Yes this helps clarify things, although if you looked at the leaf margins on the original picture the pubescence was just visible. So as Hairymallow said - hairs = V. major L - Greater Periwinkle. It has bigger flowers than minor (as the names would suggest generally >3cm vs <3cm and bigger leaves. Vinca difformis is another bigger flowered species native to southern Europe which is increasingly being grown - there are several colour forms in cultivation but it too lacks pubescence.
When I first posted this I never expected so much interest.I am very grateful for all the replies I have had. Can anyone verify that it is an evergreen ? Some varieties seem to have been cutivated for the garden but I am a fan of the wild original and it is now in several places in my garden. Also I have noticed that there is a lot of interest in it`s medicinal properties.
it is an evergreen and a very good ground cover though it can become invasive where the conditions suit it particularily well. It isn't a native of the UK, though has become very widespread as a garden escape. It's origins are in Southern and Eastern Europe/Mediterranean. http://en.wikipedia.org/wiki/Vinca_major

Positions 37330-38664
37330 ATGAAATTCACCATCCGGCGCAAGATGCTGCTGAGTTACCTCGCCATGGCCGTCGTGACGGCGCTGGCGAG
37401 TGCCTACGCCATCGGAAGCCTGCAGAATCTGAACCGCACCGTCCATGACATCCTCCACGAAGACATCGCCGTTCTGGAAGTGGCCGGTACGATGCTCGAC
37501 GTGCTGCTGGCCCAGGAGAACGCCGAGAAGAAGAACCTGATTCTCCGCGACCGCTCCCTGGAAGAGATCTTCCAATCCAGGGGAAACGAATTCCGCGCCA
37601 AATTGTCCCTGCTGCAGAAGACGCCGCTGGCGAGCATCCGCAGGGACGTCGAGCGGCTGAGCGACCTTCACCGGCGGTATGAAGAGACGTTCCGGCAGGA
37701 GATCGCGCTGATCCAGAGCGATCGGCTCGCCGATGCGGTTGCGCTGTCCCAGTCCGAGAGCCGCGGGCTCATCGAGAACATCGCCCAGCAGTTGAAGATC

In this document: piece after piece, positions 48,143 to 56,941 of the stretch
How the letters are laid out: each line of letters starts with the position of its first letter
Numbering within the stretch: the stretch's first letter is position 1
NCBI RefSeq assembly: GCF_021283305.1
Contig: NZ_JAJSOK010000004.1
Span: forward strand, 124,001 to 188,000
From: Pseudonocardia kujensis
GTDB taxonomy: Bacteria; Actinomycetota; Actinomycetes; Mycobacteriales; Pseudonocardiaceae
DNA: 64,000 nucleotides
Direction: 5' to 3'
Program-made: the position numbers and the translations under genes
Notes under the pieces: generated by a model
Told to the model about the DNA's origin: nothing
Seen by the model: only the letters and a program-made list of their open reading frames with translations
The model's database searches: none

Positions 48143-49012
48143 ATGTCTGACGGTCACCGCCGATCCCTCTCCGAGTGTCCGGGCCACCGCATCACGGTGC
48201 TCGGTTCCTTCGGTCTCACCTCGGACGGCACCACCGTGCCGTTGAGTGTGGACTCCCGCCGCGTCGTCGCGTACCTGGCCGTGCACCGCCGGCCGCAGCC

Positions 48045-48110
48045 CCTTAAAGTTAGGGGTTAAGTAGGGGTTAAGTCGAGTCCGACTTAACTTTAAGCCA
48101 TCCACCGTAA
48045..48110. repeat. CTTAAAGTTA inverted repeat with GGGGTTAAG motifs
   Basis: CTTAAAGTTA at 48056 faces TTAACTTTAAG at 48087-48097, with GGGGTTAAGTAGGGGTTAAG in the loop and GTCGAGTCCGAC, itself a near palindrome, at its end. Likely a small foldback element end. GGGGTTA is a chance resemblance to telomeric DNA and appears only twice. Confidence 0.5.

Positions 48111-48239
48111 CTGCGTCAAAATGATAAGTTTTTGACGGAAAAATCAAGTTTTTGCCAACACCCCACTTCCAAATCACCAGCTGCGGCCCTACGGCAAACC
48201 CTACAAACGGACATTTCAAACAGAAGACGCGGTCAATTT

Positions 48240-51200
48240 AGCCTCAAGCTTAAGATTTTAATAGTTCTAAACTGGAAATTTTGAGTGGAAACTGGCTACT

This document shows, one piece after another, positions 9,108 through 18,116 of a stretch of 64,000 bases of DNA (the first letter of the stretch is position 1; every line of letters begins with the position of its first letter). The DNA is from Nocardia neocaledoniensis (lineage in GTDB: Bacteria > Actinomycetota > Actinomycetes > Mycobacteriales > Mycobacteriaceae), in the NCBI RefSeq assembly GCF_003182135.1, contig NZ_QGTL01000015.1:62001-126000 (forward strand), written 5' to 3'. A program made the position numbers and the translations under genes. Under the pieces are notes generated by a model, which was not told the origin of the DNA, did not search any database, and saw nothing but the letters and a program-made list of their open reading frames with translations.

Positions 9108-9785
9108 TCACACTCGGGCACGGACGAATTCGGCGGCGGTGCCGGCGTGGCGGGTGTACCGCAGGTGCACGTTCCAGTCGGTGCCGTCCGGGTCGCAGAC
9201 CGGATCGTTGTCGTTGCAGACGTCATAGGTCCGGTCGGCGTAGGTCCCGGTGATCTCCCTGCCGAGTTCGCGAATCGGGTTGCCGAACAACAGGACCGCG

The Vinca alkaloids you refer to as having medicinal properties are derived from the Madagascar Periwinkle, Catharanthus roseus, which used to be known as Vinca rosea. http://en.wikipedia.org/wiki/Catharanthus_roseus
I am not sure if Vinca major has similar alkaloid compounds of medicinal use, but probably not as these compounds have evolved in plants as defence against herbivory and the evolutionary pressures re: herbivory, environmental stresses, growing seasons and genetic factors on Catharanthus roseus will have been very different from those on Vinca major.
I hope this ansswers some of your questions and is of interest.